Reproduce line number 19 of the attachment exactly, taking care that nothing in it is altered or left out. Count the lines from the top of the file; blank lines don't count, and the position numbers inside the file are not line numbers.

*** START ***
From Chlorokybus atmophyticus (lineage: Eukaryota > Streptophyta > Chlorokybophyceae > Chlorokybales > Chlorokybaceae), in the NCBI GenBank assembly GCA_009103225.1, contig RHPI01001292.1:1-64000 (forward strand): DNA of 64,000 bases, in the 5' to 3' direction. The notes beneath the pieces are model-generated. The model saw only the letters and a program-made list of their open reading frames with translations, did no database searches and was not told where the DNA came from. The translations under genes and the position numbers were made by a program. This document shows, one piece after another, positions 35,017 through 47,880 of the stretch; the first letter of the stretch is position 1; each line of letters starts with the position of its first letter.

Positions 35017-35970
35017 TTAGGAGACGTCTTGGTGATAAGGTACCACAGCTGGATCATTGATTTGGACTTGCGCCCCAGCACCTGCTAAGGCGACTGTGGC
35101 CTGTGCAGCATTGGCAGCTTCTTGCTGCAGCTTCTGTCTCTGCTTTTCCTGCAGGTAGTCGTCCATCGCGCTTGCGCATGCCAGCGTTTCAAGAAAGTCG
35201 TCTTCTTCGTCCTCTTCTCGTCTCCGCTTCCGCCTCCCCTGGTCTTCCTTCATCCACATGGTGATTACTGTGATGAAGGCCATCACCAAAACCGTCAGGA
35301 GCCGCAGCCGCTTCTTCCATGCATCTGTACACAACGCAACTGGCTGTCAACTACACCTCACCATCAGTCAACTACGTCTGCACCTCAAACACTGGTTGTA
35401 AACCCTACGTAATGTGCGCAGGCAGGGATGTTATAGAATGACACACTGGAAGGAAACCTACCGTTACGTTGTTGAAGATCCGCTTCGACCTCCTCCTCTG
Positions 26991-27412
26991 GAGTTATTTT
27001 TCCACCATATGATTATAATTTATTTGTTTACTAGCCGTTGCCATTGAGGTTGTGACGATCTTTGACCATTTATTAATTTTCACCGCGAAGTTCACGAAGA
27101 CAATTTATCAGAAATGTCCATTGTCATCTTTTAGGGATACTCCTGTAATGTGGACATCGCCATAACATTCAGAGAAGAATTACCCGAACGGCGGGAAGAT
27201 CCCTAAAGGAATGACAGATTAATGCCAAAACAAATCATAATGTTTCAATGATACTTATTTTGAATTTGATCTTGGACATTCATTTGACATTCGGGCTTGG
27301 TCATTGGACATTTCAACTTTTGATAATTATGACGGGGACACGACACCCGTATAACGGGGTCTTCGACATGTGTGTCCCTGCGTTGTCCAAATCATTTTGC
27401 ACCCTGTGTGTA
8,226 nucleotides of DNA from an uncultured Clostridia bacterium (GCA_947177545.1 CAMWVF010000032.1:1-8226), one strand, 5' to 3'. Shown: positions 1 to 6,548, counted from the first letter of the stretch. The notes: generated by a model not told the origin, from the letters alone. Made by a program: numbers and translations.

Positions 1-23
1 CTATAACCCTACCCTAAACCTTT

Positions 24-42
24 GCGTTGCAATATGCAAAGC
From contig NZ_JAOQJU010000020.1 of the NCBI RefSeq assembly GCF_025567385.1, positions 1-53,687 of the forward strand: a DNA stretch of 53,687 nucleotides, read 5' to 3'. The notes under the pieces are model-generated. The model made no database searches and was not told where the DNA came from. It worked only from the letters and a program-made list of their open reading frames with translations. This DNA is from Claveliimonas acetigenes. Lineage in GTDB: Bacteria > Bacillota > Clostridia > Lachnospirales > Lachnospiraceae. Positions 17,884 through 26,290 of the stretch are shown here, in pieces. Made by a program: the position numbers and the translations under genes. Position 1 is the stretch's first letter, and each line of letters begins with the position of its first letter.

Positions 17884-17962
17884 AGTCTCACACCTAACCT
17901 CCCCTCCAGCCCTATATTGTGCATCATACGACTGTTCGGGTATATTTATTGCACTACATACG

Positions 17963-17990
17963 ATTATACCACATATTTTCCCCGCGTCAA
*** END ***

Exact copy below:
24 GCGTTGCAATATGCAAAGC